The story of Amba in Mahabharata is well-known.
Amba, the eldest daughter of the Kasiraja (King of Kashi), embittered by the Kuru prince Bhishma’s interference in her Swayamvara that robbed her of her one true love (Salva), retreated into the forest and swore to all that she would destroy him by austerities or battle.
It took Amba a lifetime, and then some, to be reborn as Shikhandini: a girl who was brought up as a boy, whose true identity as a woman was not enough and, as fate would have it, she had to exchange her gender with a yaksha named Sthunakarna to finally become the male Shikhandi, the one who was prophesised to slay Bhishma*.
The story of Amba is well-known because it took a woman, so terribly wronged, and yet never enough, to suffer through the passages of time, countless austerities and a boon from Lord Shiva himself, to be born again a man to fight in the Kurukshetra war and fulfil her destiny.
The story of Amba is well-known because it is the story of every woman wronged – forced to compromise on everything that is rightfully hers because of the indestructible egos of self-righteous men.
Woven in every story about a woman is the story of a powerful man.
The rape of Persephone is a well-known tale.
Beautiful Persephone, daughter of Zeus and Demeter, was permitted to be abducted – permitted because Zeus knew that his wife would never allow their precious daughter to leave with the God of the Underworld, Hades.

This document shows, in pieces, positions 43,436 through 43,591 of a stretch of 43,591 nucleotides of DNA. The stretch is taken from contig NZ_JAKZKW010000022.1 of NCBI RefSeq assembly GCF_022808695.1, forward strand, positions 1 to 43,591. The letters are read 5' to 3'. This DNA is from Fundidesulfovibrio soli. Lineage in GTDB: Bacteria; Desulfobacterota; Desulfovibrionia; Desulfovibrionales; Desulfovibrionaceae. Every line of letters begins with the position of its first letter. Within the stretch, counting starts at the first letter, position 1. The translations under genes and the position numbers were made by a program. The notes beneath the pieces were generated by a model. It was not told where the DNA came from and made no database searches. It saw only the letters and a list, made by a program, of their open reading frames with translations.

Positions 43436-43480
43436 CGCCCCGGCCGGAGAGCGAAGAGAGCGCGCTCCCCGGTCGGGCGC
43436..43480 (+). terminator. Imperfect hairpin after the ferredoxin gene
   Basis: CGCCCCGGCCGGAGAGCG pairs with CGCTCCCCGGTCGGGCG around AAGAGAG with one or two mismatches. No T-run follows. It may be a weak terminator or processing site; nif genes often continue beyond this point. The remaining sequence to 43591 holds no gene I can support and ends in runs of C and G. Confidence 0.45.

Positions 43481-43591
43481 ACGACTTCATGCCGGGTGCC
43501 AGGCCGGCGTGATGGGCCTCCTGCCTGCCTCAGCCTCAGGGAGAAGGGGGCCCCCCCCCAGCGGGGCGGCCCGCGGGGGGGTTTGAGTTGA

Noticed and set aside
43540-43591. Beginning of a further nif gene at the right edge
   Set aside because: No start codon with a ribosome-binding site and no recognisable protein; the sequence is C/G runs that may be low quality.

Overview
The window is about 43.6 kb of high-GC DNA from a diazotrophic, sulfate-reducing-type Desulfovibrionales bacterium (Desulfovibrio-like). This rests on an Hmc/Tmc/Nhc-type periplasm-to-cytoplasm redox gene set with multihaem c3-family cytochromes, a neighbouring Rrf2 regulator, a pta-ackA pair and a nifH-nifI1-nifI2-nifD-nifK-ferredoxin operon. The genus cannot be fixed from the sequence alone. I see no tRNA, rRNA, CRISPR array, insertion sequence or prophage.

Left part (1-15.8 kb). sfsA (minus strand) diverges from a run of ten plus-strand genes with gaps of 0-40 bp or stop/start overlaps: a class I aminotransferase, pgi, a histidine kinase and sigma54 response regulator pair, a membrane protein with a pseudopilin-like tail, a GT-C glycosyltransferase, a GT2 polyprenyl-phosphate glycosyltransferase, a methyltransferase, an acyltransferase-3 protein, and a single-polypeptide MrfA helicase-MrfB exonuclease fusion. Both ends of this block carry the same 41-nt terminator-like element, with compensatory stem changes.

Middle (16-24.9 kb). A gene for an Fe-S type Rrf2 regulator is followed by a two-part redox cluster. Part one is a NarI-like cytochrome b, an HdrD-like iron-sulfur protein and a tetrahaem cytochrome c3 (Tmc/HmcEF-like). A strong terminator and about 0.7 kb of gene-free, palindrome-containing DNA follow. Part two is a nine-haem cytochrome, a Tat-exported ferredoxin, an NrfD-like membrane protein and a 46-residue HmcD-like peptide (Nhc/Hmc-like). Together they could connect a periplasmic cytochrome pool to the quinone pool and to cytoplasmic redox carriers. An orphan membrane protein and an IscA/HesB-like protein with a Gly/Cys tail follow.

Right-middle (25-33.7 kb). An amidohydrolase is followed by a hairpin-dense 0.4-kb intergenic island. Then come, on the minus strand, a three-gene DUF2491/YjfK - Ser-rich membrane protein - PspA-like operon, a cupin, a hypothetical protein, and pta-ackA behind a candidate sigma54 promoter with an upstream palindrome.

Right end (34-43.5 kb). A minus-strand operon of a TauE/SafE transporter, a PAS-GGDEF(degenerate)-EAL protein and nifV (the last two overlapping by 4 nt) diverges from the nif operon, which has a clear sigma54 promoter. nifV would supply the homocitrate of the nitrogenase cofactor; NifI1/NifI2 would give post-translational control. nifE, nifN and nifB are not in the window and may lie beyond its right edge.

The wrath of Demeter (Harvest Goddess), who upon discovery of her daughter’s disappearance, knew no bounds. She forbade the earth to produce, and so, Zeus, driven to action by the cries of hungry mortals, forced Hades to return Persephone.
Hades eventually complied with Zeus’ request, but not before he tricked Persephone to eat pomegranate seeds, food of the underworld, and was forevermore obliged to spend a third of each year (the winter months) with Hades, and the remaining months with the gods above.
The rape of Persephone is well-known because she, goddess of the fertility of vegetation, associated with spring, only comes into being by the games played by two powerful gods who paid no heed to Persephone’s needs.
The rape of Persephone is well-known because it is the story of every woman struggling to share her experiences in a patriarchal system so used to side-lining women.
“Nothing special has happened today; no one can say she was more provoked than usual. It is only that every day one grows a little, every day something is different, so that in the heaping up of days suddenly a thing that was impossible has become possible. This is how a girl becomes a grown woman. Step by step until it is done.” – The Power, by Naomi Alderman.
*Other versions of this epic narrate that Amba was simply reborn as male Shikhandi, sometimes whole, and sometimes a eunuch.